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"From her tiny beginning, she has come a long way"

Earl Gustkey, The Los Angeles Times

"I will not be able to save this baby."

Judy and John Wideman were beyond tears. They heard the surgeon's words, but by then, two weeks after the birth of their premature baby, Jamila Ann, they were drained of emotion.

Still, they refused to give up hope.

And for sure, their tiny baby, easily held in one hand by her father, wasn't quitting. Her tight little fists, the contorted face and emphatic whimpers, her father recalls, were proof of that. She was a fighter, this one.

Jamila Wideman, who today is the go-go-go, whirling dervish point guard of the WNBA's Los Angeles Sparks, weighed 2 pounds 13 ounces when she was born nine weeks premature on Oct. 16, 1975. She was 16 inches long.

"She was a bloody little pulp when she came out," recalls her father, a University of Massachusetts literature professor and author of 14 books.

"She looked like she'd just come out of a boxing ring. The doctor had to smack her several times to get her to breathe. And when she did, I remember it was a little whimper, not a cry."

The Widemans were living in Laramie, Wyo., at the time, where John was a professor at the University of Wyoming. Judy began having pregnancy complications and they went to see a specialist in Fort Collins, Colo. They were immediately directed to University of Colorado Hospital in Denver, famed for its survival rate in premature births.

John Wideman was in the delivery room throughout. "It was a C-section birth and there were a lot of complications," he said.

"It took hours. Judy was already bleeding when it all started, and she nearly bled to death. There was blood everywhere, but what really bothered me--even today, it still does--was the sound of blood dripping into a glass container under the table.

"It was a 'ping-ping-ping' sound that I can still hear."

Was he hearing the lives of both his wife and daughter slipping away? Would only one die?

And which one?

"Judy was touch-and-go all that night," John recalled.

"She stopped breathing several times. But after the first night, she was out of the woods."

But not Jamila.

She survived three life-and-death crises before the Widemans were allowed to take her home, 10 weeks later. On her fourth day on Earth, Jamila developed an intestinal infection common among premature infants.

"She was X-rayed every hour, and her belly swelled up," Judy recalled. "The doctors told us if it was in one spot, they could go in and take it out. But it was throughout her intestines. That's when one of them told us he couldn't save her."

"She grew weaker. Then suddenly, when she was two weeks old, an X-ray showed her intestines were totally clear. The doctors were stunned. There was no medical explanation."

Then, there was a heart valve abnormality.

"It [also] was a problem common to preemies," Judy Wideman said.

"Today, it can be corrected with drugs. Then, we were looking at open heart surgery. It was monitored all the time. Suddenly, when she was 5 months old, it began working perfectly."

Next, there was a salmonella infection.

"An infection went right through the preemie ward and all the little babies got it," Judy said. "Jamila and the rest of them had diarrhea and they didn't have any weight to lose."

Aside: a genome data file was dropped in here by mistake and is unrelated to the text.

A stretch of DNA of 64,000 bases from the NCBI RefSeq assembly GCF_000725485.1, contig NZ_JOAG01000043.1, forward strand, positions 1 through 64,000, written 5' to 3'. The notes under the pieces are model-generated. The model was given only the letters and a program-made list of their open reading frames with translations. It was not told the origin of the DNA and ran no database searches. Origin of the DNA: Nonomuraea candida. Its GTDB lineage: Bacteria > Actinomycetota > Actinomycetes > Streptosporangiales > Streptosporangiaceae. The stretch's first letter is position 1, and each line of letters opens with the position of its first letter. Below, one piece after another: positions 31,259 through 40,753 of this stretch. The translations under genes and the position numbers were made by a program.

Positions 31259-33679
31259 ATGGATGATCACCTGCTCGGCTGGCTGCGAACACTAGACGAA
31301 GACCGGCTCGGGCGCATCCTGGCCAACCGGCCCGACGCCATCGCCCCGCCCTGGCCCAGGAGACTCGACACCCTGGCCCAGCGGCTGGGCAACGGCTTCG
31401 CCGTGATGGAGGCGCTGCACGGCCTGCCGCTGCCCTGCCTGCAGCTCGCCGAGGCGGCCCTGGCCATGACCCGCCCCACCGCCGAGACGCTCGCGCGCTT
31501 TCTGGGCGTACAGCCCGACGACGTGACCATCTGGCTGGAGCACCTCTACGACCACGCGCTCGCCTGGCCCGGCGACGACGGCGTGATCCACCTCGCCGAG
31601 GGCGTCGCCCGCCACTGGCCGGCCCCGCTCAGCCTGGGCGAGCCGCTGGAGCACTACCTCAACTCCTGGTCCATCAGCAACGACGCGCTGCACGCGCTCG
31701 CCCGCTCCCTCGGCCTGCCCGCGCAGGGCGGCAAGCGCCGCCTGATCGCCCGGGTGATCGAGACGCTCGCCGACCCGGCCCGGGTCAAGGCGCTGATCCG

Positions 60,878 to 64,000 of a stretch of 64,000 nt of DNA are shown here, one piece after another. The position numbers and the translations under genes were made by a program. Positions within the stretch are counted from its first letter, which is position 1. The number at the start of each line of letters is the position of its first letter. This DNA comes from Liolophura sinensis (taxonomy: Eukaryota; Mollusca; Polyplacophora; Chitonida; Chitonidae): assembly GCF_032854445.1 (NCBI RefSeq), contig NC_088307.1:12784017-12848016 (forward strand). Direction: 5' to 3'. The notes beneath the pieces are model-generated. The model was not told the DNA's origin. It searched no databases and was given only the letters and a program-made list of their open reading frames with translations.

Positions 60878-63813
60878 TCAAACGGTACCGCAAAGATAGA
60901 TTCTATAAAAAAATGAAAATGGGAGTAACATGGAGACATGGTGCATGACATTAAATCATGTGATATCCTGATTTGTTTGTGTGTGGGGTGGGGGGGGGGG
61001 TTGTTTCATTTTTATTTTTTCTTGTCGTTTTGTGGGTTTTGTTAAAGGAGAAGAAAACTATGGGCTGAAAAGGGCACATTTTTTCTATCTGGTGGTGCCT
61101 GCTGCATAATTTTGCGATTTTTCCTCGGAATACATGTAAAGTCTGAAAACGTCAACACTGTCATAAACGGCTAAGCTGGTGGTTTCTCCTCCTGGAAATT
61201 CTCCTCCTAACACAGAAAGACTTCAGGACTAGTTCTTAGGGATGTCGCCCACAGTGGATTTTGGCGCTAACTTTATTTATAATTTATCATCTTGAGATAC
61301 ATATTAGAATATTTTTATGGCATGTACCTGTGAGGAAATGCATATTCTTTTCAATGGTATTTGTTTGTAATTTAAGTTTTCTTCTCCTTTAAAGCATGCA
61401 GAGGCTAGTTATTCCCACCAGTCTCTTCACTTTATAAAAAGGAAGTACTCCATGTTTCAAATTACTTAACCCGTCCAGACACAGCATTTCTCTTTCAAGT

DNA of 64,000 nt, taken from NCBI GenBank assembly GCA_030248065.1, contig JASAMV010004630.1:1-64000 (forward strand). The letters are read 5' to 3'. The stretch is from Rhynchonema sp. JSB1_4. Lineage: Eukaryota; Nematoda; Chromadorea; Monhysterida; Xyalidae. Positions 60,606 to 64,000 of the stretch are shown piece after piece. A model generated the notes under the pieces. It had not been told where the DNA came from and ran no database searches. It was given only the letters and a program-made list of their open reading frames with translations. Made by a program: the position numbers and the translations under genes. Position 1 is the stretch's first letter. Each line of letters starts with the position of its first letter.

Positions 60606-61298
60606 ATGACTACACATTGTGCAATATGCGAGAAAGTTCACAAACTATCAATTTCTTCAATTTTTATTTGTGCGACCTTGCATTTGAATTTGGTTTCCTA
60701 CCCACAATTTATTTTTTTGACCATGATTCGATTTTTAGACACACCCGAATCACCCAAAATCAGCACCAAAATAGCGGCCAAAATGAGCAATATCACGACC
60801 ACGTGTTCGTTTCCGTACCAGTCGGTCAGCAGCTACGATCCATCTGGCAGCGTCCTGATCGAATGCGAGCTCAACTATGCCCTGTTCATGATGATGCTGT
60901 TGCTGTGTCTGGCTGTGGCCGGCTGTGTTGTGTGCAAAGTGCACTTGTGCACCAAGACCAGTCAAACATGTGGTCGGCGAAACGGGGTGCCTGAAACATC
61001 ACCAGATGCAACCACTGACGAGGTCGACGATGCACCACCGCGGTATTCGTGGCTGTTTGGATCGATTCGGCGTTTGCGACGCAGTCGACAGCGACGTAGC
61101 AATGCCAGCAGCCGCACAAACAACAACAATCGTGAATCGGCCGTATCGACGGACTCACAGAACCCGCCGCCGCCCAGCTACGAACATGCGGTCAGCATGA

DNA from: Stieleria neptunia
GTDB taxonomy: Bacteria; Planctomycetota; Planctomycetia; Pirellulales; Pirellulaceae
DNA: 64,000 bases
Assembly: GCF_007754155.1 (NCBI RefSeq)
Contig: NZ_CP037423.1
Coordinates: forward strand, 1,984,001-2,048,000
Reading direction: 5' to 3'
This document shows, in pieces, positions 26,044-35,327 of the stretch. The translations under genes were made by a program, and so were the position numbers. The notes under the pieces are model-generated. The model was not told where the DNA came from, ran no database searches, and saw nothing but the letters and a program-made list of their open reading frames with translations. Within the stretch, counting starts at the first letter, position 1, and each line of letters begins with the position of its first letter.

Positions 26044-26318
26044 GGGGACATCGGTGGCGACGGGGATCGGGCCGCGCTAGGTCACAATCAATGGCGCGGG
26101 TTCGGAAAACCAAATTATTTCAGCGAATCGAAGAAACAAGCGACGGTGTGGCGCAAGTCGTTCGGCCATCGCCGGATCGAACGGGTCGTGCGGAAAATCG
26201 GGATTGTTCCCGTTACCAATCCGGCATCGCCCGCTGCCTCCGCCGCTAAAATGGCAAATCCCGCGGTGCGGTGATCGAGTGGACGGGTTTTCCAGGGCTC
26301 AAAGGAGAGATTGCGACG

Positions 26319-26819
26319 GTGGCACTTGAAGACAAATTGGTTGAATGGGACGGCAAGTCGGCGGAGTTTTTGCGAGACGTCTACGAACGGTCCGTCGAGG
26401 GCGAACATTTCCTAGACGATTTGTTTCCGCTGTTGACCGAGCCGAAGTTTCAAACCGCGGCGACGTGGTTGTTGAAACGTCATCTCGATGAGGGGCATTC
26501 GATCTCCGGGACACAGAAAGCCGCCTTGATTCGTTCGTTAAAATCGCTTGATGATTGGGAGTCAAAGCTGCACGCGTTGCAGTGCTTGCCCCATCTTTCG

"It lasted for months but she steadily got better with antibiotics. She still had it when we brought her home."

Almost as an afterthought, Judy recalled some home crises.

"She had pneumonia twice after we brought her home. And we had to watch her around the clock, because preemies sometimes forget to breathe. Every so often we had to grab her, pick her up, and shake her, to get her to breathe."

Only when Jamila was 5 weeks old, her mother said, was she convinced the child would live.

"At that point, I started shopping for clothes for her," she said.

"Her first clothes came from the doll department of a department store. My mom knitted her a little cap, which she sized on an orange.

"She was so tiny, I could pick her up with one hand. My right thumb would go under her left armpit, and my fingers would go almost all the way around her chest. I bathed her under the kitchen faucet."

Twenty-one years later, Jamila, a 5-foot-6, 135-pound rookie from Stanford, has become a fan favorite in the WNBA, with sign-bearing young fans proclaiming an allegiance to Wideman's compelling style of basketball--jaw-to-jaw, gum-chomping, gutsy defense, the trailing ponytail her emblem.

Photo--Jamila guarding Theresa Weatherspoon

When the team visited Charlotte last Saturday, Marie Gamis, 17, held up a sign that read: "Jamila is the FIREWORKS behind the SPARKS."

Gamis is from Lynchburg, Va., and had persuaded her mother to make the three-hour drive so she could see her favorite.

"She's my favorite athlete in any sport because she plays so hard," Gamis said.

"I can't imagine playing against her, if I had the ball. That would be really scary."

To Judy Wideman, there is a clear connection between her daughter's fight for life in the fall of 1975 and her aggressive, high-energy style of basketball.

"Jamila always had something special inside her," said Judy, a lawyer. "She would not be alive today without it. That special spirit always affected her personality in different ways."

"She's always shown a tremendous zest for living. She was always curious, active, lively and ready to try anything."

Perhaps a clue to that spirit lies within a quote attributed to Jamila in the WNBA's media guide:

"The greatest power I have over my own life is my ability for self-definition--to know who I am by learning where I came from and where I have been."